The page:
“Keep in mind that while diets may seem to be scientific or may be called something else, if the eventual goal is weight loss, it’s a diet.”
The diet industry is a $70 billion industry despite the fact that there is not a single program or plan that shows long-term results over five years. Dieting in the pursuit of weight loss fails for upwards of 95 percent of people. If a doctor prescribes dieting for weight loss, ask to see research that shows sustainable results for the majority of people who try it. While just about all diets work in the short run, we have zero evidence that any weight loss plan can be sustained. (We all know someone who kept the weight off, but they are the exception.) Keep in mind that while diets may seem to be scientific or may be called something else, if the eventual goal is weight loss, it’s a diet.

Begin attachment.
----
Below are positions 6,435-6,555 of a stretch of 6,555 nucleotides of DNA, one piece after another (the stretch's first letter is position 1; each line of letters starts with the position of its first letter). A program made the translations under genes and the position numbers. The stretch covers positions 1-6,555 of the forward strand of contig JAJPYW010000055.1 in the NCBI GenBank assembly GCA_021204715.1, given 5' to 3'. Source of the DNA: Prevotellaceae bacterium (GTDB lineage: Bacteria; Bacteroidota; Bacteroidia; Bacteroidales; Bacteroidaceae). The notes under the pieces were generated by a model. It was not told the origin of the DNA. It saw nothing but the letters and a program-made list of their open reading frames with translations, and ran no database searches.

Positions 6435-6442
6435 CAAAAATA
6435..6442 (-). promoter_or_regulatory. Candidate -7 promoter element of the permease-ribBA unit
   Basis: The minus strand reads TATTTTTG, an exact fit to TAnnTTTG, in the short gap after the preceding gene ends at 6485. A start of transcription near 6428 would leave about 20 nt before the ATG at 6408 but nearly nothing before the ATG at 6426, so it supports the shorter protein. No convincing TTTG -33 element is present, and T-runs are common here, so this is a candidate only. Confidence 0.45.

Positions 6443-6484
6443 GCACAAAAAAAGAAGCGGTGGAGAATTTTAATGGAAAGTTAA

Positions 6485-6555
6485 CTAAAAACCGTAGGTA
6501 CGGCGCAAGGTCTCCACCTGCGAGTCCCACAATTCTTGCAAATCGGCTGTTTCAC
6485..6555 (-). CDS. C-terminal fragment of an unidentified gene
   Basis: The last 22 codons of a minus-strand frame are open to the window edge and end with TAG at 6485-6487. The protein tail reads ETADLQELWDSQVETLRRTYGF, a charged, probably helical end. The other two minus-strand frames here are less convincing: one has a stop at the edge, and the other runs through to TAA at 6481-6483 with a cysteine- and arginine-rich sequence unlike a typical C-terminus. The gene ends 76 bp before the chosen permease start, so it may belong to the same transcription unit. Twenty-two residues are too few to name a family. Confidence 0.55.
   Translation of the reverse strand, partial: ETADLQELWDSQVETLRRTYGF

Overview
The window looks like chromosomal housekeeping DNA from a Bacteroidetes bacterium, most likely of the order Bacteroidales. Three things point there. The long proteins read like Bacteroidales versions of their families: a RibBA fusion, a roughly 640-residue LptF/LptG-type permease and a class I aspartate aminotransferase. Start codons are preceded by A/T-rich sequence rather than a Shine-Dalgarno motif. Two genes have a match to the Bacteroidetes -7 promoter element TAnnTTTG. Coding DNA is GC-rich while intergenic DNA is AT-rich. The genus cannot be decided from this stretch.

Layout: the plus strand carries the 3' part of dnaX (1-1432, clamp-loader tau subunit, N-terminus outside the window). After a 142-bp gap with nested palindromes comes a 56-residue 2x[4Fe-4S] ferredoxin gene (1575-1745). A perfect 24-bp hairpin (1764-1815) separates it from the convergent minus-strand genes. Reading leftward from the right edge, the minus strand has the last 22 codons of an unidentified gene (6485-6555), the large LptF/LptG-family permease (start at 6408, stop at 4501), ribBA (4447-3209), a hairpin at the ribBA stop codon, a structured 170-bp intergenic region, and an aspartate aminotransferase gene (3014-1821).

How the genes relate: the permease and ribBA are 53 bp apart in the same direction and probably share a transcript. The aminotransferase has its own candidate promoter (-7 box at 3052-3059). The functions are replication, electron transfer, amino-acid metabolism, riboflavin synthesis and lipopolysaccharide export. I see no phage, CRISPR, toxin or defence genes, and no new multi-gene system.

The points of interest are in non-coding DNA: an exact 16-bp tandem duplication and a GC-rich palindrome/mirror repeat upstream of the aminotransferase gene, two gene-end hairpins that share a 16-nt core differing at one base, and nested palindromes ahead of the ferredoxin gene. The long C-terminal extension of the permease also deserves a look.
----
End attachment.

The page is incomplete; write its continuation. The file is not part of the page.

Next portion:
Yo-yo dieting, a pattern of losing weight and regaining it, leads to an increase in health problems such as cardiovascular disease. The more people diet, the heavier they tend to get over time—and while it’s important to end weight stigma and fat shaming, it’s also important to understand the physiology of weight and set point (your natural weight range). The body’s number one job is to keep you alive, and it can’t tell the difference between a diet for weight loss and famine. The more people diet, the more likely it is that their metabolism slows down and fat storage increases to protect against future periods of extreme hunger.